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Never Lift A Finger – Adam Green’s modern reinterpretation of No Wave

THOMAS PATTERSON talks with ADAM GREEN about Aladdin and its inspirations

Perhaps more than any other city, New York is renowned for its experimental and underground filmmaking, from the riotous celluloid outpourings of Jack Smith to the avant-garde creations of Shirley Clarke, Jonas Mekas and Stan Brakhage. And more often than not, where far-out filmmakers go, wild and wonderful music can be found – think Andy Warhol and his Velvet Underground, or Harry Smith, famed for his Anthologies Of American Folk Music, who spent years working on his masterwork Mahagonny from his room at The Chelsea Hotel.

The apex of this underground film and music interchange came with the No Wave scene of the late ’70s and early ’80s, when likeminded filmmakers and musicians came together on the lower East Side to spew forth a glorious alternative movement which has rarely been equaled. Celebrated filmmakers like Jim Jarmusch and Susan Seidelman emerged from the slums of NYC into the wider cinematic world, whilst notorious and outré shock merchants Nick Zedd, Richard Kern and Lydia Lunch – inspired by the works of Baltimore’s John Waters – spearheaded the Cinema of Transgression, No Wave’s snotty cousin. The soundtrack, meanwhile, was provided by the denizens of CBGBs and The Mudd Club, from Debbie Harry to James Chance and The Contortions to a fledgling Sonic Youth and beyond. Alas, rising rents and gentrification, coupled with mainstream success, sounded the death knell for the No Wave movement, and its anarchic spirit seemed forever lost.

Thankfully Adam Green, acclaimed singer-songwriter and one time member of anti-folk act The Moldy Peaches, is here to pick up the reins with his wild and wonderful new film Aladdin. A very lose reimagining of the panto tale, Aladdin is a colourful labour of love, self-financed for $250,000 in a Brooklyn warehouse, set in a papier mâché world with papier mâché props, inspired by the filmmakers like Robert Downey Sr, and Alejandro Jodorowsky. As Green says, “I guess Holy Mountain was one of my biggest influences. Jodorowsky, he’s probably my biggest inspiration of all.”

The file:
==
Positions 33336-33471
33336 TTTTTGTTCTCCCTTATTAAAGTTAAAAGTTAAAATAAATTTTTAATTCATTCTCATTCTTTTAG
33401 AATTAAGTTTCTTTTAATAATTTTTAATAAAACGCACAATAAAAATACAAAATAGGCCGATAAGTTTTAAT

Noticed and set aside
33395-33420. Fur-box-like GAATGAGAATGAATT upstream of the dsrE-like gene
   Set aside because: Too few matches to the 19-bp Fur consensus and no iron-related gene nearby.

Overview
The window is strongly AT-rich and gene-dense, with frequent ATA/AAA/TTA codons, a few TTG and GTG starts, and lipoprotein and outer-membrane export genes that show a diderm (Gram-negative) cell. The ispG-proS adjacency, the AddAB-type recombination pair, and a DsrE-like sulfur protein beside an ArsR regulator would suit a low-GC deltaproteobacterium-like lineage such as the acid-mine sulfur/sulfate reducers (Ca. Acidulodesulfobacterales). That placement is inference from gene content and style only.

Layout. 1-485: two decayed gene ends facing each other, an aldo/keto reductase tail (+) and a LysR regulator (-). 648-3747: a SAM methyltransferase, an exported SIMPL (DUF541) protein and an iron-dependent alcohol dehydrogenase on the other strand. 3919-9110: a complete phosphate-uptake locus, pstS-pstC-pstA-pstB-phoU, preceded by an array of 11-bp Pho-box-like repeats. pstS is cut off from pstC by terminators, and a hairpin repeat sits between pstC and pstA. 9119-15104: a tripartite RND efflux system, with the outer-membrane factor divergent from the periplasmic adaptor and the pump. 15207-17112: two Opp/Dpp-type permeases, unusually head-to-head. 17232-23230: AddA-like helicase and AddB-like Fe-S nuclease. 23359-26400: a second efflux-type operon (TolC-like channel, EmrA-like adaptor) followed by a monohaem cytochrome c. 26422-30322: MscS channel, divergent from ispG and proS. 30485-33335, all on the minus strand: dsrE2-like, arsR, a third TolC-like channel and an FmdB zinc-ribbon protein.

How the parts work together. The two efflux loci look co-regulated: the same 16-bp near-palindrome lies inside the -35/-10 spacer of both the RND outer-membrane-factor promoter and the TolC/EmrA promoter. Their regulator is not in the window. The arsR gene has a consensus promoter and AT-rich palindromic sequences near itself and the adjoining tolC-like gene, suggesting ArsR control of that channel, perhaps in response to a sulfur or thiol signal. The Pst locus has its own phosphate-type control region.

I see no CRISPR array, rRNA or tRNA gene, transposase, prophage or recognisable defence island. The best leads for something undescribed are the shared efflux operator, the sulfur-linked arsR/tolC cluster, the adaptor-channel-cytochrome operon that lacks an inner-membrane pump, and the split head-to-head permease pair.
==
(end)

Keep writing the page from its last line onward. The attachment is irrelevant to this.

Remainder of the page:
Aladdin also features a semi-all star cast that includes Natasha Lyonne, Penn Badgley, Devendra Banhart and Mr. Home Alone himself, Macaulay Culkin – according to Green, the man who acted as a satellite for other talent to jump in and help Green realise his unique vision.“When Mac came on board is when I established my film community, mirroring the experience that No Wave filmmakers had. No Wave filmmakers were also from the East Village and I’ve spent the last 20 years of my life living there,” Green says.

It’s an imaginative, surreal and defiantly singular piece of filmmaking, one guaranteed to divide viewers – although perhaps not as much Green’s first cinematic effort The Wrong Ferrari, which was entirely shot on iPhones and featured actors reciting lines they were only given that morning; as Green says, “It was cool putting out a movie fast without any rules and then having an audience and not having to be part of any Hollywood thing.”